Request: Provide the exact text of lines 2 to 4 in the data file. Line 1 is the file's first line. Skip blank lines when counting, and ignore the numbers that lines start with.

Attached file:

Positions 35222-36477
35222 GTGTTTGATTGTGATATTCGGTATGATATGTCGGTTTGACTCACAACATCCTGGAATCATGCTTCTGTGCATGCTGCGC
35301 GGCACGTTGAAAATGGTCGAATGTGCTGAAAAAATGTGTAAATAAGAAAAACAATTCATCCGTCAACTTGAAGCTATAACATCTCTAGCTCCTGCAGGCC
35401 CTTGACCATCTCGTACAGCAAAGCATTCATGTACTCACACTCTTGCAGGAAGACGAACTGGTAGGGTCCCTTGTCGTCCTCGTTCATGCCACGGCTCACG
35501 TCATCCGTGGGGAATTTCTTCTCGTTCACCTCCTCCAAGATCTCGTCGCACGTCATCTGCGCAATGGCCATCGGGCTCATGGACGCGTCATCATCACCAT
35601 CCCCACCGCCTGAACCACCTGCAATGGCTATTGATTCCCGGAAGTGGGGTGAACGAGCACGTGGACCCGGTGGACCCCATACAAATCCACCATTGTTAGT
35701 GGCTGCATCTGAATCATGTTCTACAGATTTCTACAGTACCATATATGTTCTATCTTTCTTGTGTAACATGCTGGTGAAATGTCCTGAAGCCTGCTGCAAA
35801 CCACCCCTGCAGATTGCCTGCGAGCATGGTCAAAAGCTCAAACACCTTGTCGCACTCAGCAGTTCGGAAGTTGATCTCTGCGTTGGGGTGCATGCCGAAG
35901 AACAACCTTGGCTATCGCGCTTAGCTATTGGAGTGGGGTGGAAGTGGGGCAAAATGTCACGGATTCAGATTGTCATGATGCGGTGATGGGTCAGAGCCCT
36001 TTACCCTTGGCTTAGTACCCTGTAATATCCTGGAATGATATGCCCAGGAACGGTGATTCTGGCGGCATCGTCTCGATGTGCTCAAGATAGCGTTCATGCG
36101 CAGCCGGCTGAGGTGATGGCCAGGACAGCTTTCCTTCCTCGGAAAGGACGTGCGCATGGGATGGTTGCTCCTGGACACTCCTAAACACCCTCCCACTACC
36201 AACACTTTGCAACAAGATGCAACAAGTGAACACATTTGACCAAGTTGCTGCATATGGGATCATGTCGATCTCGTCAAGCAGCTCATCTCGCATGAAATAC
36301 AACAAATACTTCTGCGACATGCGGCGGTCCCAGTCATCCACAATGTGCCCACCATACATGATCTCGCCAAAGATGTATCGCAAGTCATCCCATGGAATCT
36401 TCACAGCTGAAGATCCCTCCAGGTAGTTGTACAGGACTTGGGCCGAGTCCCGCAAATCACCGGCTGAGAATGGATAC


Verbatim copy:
35222 GTGTTTGATTGTGATATTCGGTATGATATGTCGGTTTGACTCACAACATCCTGGAATCATGCTTCTGTGCATGCTGCGC
35301 GGCACGTTGAAAATGGTCGAATGTGCTGAAAAAATGTGTAAATAAGAAAAACAATTCATCCGTCAACTTGAAGCTATAACATCTCTAGCTCCTGCAGGCC
35401 CTTGACCATCTCGTACAGCAAAGCATTCATGTACTCACACTCTTGCAGGAAGACGAACTGGTAGGGTCCCTTGTCGTCCTCGTTCATGCCACGGCTCACG